Is Circuit Training Better for Cardiovascular Fitness and Fat Burning?
Yuri Elkaim, BPHE, CK, RHN
Circuit training is one of my favourite forms of exercise because it allows you to train your entire body in less time compared to conventional strength training. For beginners, circuit training can consist of bodyweight exercises (ie. push-ups, plank, lunges, etc...) and provide a tremendous improvement in their fitness level and fat burning potential.
Circuit training is also a great form of fitness training to improve your cardiovascular fitness and burn fat. We'll see why in just a little bit.
If bodyweight circuit workouts are a conerstone of your training regime, then, after several weeks, you must increase your training intensity to prevent your body from adapting to using its own weight all the time. As such, it is important, as you get fitter and stronger, to start using heavier weights in your circuit workouts and vary the rest and recovery periods.
A lot of research has been conducted on this subject and numerous different circuit training protocols have been tested to establish the "best one" for fat burning and fitness gains. But, truth be told, there is no "magic" workout. Rather, a healthy variety of progressively challenging circuit training strength workouts is the key to long lasting improvements.
Circuit Training for Cardiovascular Fitness
Since circuit training involves performing several exercises back-to-back with little rest in between each, it tends to promote a greater cardiovascular response than traditional strength training where several minutes of rest are allowed between sets.
For instance, a typical circuit could consist of 6 exercises lasting 30 seconds each, while allowing 30 seconds of rest in between each exercise. This "pace" forces your heart rate to remain elevated for the entirety of the workout and, as such, can lead to tremendous cardio fitness improvements - in some cases as good or greater than traditional cardio exercise.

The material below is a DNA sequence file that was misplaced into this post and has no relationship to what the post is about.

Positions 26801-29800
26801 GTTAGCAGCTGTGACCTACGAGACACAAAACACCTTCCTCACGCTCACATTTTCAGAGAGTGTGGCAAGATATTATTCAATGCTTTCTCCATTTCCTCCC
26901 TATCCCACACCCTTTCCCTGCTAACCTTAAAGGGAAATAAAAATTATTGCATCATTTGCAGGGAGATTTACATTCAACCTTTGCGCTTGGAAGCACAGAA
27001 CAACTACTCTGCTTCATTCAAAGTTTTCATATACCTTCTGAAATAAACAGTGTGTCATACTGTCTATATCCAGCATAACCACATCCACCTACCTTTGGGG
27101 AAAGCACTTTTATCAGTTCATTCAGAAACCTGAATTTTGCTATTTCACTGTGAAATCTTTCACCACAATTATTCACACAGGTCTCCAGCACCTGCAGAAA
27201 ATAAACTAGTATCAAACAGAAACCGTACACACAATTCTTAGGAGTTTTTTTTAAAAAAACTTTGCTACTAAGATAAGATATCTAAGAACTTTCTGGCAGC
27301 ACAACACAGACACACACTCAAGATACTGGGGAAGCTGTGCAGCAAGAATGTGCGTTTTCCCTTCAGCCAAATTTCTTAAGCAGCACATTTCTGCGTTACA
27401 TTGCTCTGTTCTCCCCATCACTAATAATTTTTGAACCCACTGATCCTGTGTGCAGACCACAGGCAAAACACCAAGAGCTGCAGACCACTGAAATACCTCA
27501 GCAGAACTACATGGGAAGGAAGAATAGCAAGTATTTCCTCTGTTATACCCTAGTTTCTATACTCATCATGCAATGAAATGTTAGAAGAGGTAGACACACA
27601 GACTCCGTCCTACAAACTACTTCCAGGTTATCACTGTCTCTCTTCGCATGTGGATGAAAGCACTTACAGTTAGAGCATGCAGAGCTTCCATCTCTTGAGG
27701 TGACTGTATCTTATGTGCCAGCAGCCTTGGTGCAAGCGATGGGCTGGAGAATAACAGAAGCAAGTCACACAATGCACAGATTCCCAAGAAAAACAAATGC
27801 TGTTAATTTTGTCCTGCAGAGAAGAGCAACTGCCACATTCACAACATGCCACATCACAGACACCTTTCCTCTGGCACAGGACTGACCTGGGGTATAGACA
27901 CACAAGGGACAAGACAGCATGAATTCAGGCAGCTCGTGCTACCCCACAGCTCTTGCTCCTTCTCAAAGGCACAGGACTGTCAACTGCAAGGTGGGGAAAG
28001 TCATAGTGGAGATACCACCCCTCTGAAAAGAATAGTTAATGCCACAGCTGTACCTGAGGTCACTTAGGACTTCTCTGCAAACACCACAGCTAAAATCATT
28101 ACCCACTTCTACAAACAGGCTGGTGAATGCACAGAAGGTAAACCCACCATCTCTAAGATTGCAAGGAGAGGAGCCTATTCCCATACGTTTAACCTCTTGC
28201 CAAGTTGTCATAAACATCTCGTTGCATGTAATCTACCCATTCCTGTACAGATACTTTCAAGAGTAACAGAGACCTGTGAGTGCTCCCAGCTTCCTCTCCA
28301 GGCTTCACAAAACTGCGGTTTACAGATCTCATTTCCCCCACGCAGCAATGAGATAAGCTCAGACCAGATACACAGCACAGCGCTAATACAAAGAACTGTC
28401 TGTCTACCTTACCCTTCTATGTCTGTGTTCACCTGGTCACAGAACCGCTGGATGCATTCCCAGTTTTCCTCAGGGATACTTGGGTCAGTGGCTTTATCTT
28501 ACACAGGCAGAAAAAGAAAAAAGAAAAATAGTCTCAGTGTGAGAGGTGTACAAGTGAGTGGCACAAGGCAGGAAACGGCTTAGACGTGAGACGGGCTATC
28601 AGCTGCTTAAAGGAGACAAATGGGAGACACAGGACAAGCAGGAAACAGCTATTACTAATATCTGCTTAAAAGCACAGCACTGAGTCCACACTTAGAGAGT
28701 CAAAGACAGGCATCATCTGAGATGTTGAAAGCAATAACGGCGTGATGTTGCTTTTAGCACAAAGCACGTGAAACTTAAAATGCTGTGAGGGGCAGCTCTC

But it should remembered that most people do circuit training with light loads and high reps, leading to minimal strength gains or cardio fitness improvements. Instead, the key is to use heavier weights (yes, you too ladies!) with fewer reps while performing full body exercises. The result is that your body will not only improve its strength but this type of intensity will also elicit an even greater cardiovascular response than low weight, high repetition workouts.
On this matter, a study, published in the May 2008 issue of the Journal of Strength and Conditioning Research, compared physical performance parameters and cardiovascular load during heavy-resistance circuit training to the responses during a traditional strength training set . Ten healthy subjects were tested was once weekly for 3 weeks. On day 1, subjects were familiarized with the test and training exercises. On the subsequent 2 test days, subjects performed 1 of 2 strength training programs:
1. Heavy-resistance circuit training (5 sets x (bench press + leg extensions + ankle extensions); 35-second rest between each; with weights that would allow only 6 repetitions [6RM]), OR...
2. Traditional strength training (5 sets x bench press; 3-minute interset rest, 6RM loads).
The results confirmed that the maximum and average power and the number of repetitions performed of the bench press in the 2 groups was the same; however, the average heart rate was significantly greater in the heavy-resistrance circuit training group (approximately 71% maximum heart rate) compared to the traditional strength training condition (approximately 62% maximum heart rate).
These findings show us that heavy-resistance circuit training can provide similar strength gains to traditional strength training sets, while stimulating a far greater cardiovascular fitness response.
If you have a tough time believing this, then I encourage to wear a heart rate monitor or manually track your pulse the next time you engage in a challenging circuit training workout. You'll be amazed to see just how high your heart rate will get - but you'll know because you'll be huffing and puffing throughout the workout!
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